IELTS grammar: when to use the Present Perfect (and how it is different from the Simple Past)

In this week’s video Adam is talking about the Present Perfect tense, that you would use to describe experiences. Why experiences? Because that is the most popular and common use of the Present Perfect! What are experiences? They are things you’ve done, places where you’ve been, meetings with famous people that you’ve had, and so on.

Today Adam will show you the differences between Simple Past and Present Perfect, and after watching this lesson you won’t be making mistakes or mixing these tenses up – you will know when to use the Simple Past, and when to use the Present Perfect. So if you know in theory what Simple Past and Present Perfect are, but you’re often unsure which one to use and when, this video is perfect for you! Getting rid of mistakes in verb tenses will help you score Band 7 or higher in IELTS.

Watch the video on YouTube here

Go here to check YOUR own Speaking score

A quick recap from the video:

– I tried sushi (Simple Past)
– I tried sushi last year (again, Simple Past)
– I have tried sushi (Present Perfect)
– I have tried sushi last year (Using a time expression with Present Perfect is a No-No!)

And now to the difference between the Simple Past and Present Perfect.

The Simple Past is about things that were done and finished in the past, before this conversation started. This is its key characteristic – the actions are 100% finished.

Some examples:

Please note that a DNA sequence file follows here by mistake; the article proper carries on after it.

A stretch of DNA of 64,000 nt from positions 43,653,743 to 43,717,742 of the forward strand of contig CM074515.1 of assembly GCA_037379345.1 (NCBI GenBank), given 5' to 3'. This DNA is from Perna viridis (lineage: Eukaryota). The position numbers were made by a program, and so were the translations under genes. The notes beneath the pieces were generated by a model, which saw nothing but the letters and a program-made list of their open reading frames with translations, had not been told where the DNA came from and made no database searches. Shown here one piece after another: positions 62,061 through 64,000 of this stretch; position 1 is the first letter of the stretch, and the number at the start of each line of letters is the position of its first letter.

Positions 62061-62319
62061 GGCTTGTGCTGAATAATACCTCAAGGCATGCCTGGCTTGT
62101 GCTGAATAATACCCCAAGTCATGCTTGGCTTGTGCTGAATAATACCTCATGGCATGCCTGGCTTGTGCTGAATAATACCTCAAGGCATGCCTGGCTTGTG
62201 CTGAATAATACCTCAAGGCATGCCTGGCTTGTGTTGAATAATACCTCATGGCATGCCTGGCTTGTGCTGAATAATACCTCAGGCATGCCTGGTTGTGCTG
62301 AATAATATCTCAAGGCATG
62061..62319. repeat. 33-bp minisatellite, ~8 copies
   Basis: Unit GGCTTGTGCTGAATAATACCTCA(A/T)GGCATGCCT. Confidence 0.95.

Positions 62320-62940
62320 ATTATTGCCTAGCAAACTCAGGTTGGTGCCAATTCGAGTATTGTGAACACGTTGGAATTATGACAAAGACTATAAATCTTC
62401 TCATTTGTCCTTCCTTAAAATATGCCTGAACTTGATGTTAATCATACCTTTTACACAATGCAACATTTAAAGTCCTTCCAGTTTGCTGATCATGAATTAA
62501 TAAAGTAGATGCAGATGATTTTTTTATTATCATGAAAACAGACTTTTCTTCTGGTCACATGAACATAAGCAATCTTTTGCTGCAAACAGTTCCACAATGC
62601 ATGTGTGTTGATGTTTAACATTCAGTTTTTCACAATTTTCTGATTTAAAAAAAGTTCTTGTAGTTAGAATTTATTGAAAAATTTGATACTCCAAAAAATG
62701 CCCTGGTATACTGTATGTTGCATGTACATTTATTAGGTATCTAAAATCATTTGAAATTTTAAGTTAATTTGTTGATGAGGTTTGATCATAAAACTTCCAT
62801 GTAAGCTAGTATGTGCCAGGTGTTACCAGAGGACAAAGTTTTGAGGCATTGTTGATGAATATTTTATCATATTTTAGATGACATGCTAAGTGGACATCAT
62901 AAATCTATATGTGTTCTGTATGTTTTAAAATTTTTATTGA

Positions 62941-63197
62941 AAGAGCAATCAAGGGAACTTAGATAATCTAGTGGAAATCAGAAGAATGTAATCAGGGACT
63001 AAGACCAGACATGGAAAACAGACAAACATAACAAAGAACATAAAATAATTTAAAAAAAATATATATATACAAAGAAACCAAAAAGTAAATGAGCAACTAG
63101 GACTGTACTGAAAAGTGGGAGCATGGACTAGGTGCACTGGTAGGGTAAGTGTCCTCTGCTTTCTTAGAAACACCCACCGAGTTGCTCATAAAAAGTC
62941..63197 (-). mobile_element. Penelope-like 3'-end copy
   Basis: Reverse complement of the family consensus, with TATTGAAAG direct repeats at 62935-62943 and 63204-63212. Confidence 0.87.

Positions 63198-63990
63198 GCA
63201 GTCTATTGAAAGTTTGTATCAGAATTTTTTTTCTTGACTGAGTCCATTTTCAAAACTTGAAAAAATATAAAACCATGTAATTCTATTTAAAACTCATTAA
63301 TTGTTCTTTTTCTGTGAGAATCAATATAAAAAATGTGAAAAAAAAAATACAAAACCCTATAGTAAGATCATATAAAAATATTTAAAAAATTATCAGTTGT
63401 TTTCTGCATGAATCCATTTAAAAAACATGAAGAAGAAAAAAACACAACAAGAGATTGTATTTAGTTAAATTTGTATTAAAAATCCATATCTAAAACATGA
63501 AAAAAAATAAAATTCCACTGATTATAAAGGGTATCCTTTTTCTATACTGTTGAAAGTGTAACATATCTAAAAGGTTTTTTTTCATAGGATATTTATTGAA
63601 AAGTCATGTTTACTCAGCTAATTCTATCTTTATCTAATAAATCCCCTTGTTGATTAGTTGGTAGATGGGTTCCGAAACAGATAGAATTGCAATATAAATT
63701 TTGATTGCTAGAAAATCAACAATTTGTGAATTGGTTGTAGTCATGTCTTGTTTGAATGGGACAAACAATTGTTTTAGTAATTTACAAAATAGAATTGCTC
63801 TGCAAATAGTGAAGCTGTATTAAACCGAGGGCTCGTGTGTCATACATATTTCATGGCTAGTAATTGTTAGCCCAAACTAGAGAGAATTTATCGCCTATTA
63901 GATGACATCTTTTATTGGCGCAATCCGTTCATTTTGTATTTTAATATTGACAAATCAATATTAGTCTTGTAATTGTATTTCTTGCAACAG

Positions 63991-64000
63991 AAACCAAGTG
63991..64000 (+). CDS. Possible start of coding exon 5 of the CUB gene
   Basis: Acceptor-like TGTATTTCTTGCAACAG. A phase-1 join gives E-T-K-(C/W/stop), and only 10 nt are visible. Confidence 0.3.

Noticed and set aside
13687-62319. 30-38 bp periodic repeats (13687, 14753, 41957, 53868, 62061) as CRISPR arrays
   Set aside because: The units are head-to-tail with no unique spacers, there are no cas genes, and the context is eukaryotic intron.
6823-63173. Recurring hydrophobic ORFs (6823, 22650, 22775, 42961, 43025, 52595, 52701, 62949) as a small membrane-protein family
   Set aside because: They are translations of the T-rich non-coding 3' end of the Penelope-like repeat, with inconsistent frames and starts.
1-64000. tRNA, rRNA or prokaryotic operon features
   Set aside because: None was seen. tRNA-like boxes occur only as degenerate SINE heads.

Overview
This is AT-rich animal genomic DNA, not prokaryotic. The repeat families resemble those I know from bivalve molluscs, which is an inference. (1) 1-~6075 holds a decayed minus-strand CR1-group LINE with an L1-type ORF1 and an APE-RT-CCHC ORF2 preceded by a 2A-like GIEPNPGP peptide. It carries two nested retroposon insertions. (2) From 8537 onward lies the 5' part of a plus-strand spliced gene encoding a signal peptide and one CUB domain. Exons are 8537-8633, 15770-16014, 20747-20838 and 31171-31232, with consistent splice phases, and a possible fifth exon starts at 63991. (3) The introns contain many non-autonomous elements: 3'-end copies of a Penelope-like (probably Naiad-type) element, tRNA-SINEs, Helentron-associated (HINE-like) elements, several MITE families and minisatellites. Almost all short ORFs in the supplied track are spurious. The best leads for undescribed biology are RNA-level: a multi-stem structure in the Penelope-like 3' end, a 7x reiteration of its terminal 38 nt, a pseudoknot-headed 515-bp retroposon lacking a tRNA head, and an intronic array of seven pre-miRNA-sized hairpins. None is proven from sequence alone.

– I woke up early this morning.
– I ate breakfast.
– I went to bed late last night.

The actions in the Present Perfect do not feel ‘certainly finished’.

“I have received many good comments so far.” This sentence means that some comments were already received, and some more may be received in the future.

If we say in the Simple Past “We didn’t receive any good comments on it.”, we mean there weren’t good comments in the past and that’s it, there won’t be any good comments in the future.

Some more examples to show how to use the Present Perfect for experiences:
– I have been to Canada.
– I have seen that new movie.
– I have met that celebrity.

Also in the video – Adam explains the grammatical structure of a sentence in Present Perfect that says something positive, something negative or how to ask a question in the Present Perfect.

And now it is time for a quiz!

How perfect is your your knowledge of the Present Perfect?

10 expressions to help you get Band 7+ in IELTS (Lesson 3)

If you’ve already learnt the idioms from Lesson 2, well done! But don’t worry if you have only joined us now – you can start from any lesson, as they are all useful, and catch up later on the lessons you missed.

So, we have established that using idiomatic expressions in IELTS helps you get a higher score. Now it is just a matter of learning what expressions to use, and how to use them appropriately.

In this video Adam, an ex-IELTS examiner with 10 years of experience, gives you 10 more excellent idioms to use, to get a Band 7 or higher score in your IELTS Speaking or Writing test. Adam explains what every expression means and how to use it in a sentence.

Watch the video on YouTube here

If you’d like to copy and save these useful expressions for later, here is a list, have a look at the idioms below and ask yourself two questions:

Question 1. Do you know what they mean?
Question 2. Can you use them in a sentence?

And then make a sentence about YOU and use one of those expressions. By doing that you are more likely to remember that idiom, because we tend to remember personal things better!

Go here to check YOUR own Speaking score.

10 expressions to help you get a Band 7 in IELTS

1. To get your act together
2. To give someone the benefit of the doubt
3. To go back to the drawing board
4. To hang in there
5. To hit the sack
6. It’s not rocket science
7. To let someone off the hook
8. To make a long story short
9. To miss the boat
10. No pain, no gain

Check your knowledge of idioms

 

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